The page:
Exhibition Modigliani, Soutine and the legend of Montparnasse, Pinacothèque

The exhibition focuses on the paintings that Jonas Netter, an inspired art collector, acquired from art dealer Léopold Zborowski. He was one of the first to buy paintings by Amedeo Modigliani (with Paul Alexandre) – acquiring some 40 paintings in about 15 years – and Chaim Soutine before the famous Barnes episode.

But his collection – and the exhibition – goes well beyond these 2 masters and includes works by Maurice de VlaminckAndré Derain, and artists who made up the Paris School: Maurice Utrillo (there are also paintings by his mother Suzanne Valadon),  Moise Kisling, Pinchus Krémègne, Michel Kikoine, and less famous artists. Continue reading

Exhibition Saint Anne, Leonardo da Vinci’s ultimate masterpiece, Le Louvre

If you ask anyone about “Leonardo” and “Le Louvre”, the answer will invariably be “La Joconde (Mona Lisa)”.

It is present through an alternate version from the master’s studio, but it is Leonardo’s master-work The Virgin and Child with Saint Anne which is the centerpiece of this exhibition. Da Vinci started working on it in 1501 and left it unfinished upon his death 18 years later. After long years of restoration works, it is finally possible to see this large painting on display with all surviving related works: sketches, preparatory drawings, alternate versions, including the famous Burlington House cartoon. Continue reading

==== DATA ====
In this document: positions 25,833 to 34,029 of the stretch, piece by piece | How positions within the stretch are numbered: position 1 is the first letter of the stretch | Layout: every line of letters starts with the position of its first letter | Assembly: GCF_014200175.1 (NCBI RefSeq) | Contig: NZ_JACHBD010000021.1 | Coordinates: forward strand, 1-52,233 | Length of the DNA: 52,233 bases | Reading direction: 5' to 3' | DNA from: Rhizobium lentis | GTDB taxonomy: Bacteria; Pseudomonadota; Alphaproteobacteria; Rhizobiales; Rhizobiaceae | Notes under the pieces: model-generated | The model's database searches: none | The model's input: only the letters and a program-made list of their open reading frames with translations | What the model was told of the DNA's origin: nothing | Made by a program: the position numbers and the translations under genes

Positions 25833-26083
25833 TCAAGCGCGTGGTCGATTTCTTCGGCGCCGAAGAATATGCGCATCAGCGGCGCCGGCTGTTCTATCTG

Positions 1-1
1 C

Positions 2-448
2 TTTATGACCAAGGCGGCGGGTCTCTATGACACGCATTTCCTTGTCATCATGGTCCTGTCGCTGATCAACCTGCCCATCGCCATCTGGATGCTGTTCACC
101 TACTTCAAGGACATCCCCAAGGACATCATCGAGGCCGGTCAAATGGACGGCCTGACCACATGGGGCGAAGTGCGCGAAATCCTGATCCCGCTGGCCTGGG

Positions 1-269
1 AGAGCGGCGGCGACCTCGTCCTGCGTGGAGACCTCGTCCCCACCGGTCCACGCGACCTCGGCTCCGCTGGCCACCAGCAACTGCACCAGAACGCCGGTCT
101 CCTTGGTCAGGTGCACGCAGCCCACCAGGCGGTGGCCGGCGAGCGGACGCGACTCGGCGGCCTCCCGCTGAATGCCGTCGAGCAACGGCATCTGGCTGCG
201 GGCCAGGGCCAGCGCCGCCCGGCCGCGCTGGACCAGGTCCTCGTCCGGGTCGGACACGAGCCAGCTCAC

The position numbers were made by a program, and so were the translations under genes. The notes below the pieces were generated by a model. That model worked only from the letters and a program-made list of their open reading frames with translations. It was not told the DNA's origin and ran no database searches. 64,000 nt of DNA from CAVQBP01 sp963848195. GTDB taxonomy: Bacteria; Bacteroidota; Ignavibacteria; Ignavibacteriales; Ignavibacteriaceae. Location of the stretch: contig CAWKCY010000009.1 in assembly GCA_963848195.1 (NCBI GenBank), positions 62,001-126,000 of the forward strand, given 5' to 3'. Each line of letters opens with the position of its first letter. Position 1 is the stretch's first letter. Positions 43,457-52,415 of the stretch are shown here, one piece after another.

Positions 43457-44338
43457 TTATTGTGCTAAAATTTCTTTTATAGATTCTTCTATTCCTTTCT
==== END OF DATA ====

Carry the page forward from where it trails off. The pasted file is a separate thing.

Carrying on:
Exhibition Ibrahim Shahda, Aix-en-Provence

A selection of paintings by Ibrahim Shahda, the Egyptian born painter who moved to France in the 1950s, was exhibited in Aix-en-Provence.

In contrast with the 2009 exhibition in Paris and the recent one in Marseilles, which focused on portraits and self-portraits, the works on display also included still lifes and landscapes.

There are at least two fascinating things with Shahda:

Continue reading

Exhibition Ibrahim Shahda, Marseilles

Ibrahim Shahda, who was born in Egypt but decided to live and work in France, is one of these major artists who has not yet the general recognition his work deserves.

I see mainly 2 reasons for this: he painted portraits, still lifes and landscapes in a time where abstract art ruled ; and he always refused concessions if he believed his art would suffer from them.

As in the 2009 exhibition which took place in Paris, the current exhibition focuses on portraits and self-portraits.

Continue reading